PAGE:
CHAMPAIGN — Police say weather has been a good indicator of what kind of problems they will face on Unofficial St. Patrick's Day.
But if this year's forecast holds true, the party might be as unpredictable as the storms.
Green-clad and liquored-up, students and their guests are expected to swarm Campustown Friday to celebrate the early St. Patrick's Day. "Unofficial" is best characterized as a daylong drinking endeavor, with students waking early on Friday to crack their first beer and not stopping until the early morning hours of Saturday.
It has historically caused problems for police: Last year, they issued 364 Unofficial-related tickets in Champaign and Urbana. Extra trips to the emergency room have been recorded in the past, and at least two people have died in Unofficial-related accidents during its 16-year history.
Law enforcement strategies play a big role in how many tickets police hand out, said Champaign police Lt. Brad Yohnka, but the weather can also predict specifically what kinds of problems police will have.
On a nice day like the 2009 celebration, when students were warmed by 72-degree temperatures and a sunny sky, they'll be outside. Police issued 351 tickets that time.
"People make their way up on the roofs, and they're outside doing crazier stuff," Yohnka said.
That's one set of problems for police — more people will be walking in the streets and on sidewalks with open alcohol.
During the past couple years, officials have been particularly concerned about apartment balconies. They worry about revelers throwing dangerous objects from on high or overcrowded balconies that are susceptible to collapse.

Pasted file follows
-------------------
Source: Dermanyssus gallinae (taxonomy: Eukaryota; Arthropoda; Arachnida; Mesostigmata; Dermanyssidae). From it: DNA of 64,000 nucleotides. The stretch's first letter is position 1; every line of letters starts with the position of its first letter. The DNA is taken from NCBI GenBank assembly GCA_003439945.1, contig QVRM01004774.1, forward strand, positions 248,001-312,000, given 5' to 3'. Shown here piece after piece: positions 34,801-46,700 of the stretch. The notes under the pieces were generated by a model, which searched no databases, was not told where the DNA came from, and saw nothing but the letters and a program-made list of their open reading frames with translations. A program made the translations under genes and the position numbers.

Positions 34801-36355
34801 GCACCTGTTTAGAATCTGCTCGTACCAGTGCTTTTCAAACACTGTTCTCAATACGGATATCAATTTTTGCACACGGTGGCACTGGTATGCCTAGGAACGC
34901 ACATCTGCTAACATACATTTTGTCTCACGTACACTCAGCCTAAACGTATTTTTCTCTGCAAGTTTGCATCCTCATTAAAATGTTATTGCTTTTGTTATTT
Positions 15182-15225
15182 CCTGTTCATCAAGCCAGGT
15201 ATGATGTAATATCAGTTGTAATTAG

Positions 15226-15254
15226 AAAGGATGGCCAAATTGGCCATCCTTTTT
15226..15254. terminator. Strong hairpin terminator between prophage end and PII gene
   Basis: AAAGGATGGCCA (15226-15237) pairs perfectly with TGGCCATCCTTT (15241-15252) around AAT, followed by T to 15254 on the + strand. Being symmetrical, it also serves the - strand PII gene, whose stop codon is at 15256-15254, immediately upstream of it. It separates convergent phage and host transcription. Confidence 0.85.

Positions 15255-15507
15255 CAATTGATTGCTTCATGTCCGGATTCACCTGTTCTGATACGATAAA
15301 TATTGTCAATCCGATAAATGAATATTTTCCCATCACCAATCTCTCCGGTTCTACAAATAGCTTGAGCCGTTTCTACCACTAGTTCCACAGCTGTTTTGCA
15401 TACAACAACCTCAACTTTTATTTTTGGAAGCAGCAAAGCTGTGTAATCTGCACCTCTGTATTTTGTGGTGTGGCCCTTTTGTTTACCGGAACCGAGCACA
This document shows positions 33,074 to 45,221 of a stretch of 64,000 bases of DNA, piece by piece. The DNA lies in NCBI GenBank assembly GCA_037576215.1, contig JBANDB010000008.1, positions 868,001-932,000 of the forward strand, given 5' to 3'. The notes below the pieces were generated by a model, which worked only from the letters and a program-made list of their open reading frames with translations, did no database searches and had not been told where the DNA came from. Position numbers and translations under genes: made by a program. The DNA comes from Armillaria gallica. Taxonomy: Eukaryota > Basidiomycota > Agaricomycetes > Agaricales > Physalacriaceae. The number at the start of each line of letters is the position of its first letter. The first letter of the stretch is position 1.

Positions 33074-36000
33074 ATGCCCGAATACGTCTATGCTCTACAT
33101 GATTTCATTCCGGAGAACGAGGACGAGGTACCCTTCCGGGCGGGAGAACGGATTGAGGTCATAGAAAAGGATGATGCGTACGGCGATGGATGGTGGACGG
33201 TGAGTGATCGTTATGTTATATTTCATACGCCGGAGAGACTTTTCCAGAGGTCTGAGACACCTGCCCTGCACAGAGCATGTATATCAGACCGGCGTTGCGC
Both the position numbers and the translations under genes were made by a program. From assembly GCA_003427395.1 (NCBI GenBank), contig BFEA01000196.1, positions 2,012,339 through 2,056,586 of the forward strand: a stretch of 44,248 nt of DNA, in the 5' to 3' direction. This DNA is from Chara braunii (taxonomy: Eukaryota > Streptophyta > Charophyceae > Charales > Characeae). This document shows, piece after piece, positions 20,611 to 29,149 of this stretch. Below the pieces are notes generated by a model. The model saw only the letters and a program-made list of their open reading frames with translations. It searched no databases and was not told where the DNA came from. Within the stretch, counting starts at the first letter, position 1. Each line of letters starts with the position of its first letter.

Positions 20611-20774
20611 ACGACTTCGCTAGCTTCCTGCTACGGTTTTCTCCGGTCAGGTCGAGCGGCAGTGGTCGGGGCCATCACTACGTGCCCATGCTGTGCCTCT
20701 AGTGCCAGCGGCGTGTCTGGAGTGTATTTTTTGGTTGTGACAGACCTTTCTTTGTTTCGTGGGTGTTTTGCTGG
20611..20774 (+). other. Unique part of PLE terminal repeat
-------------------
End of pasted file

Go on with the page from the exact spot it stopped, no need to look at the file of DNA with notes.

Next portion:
They've even seen people climbing up or down from one floor to another. In 2009, a man was seriously injured when he fell while trying to climb up to a fourth-floor balcony.
On the other hand, police might look at a year like 2010 differently. Colder weather may have led to fewer tickets: 269.
"If it's nasty, it's going to cut down on a lot of our outside problems," Yohnka said.
But that presents an entirely different issue. Maybe it will keep a drunken student from passing out in a front lawn or underage celebrants from crowding a balcony, but at least those issues are a beacon that there's a problem party inside.
"If people aren't outside, and we're not getting calls for service, there's no way we're going to know there's a problem or issue," Yohnka said.
It's not a scientifically sound methodology, though. The high temperature on Unofficial last year was 60 degrees, and the parties continued under rainy skies.
Not only did police issue the most Unofficial-related tickets since they began keeping track, but a 21-year-old UI student was also killed crossing University Avenue against the light in Urbana. Brad Bunte was intoxicated and believed to have been participating in Unofficial activities.
Ticket counts are only one barometer of the size and potency of the party.
"It is a barometer of how many people are here, and if they're outside, there are probably going to be more tickets," Yohnka said.
Police monitor social media to gauge how many people might be expected. Last year, 23,000 said they were attending on Facebook or other websites. On Thursday, Yohnka said police have counted 8,800 this year.
Enforcement strategies also affect the ticket tally. Last year, for example, police cracked down on out-of-towners who did not really have anywhere to go. They were often found walking the streets with open alcohol.
"We had our street sweep teams really hitting that hard to make it not so much fun," Yohnka said.
Severe storms this year could help police manage the party, Yohnka said. "We hope."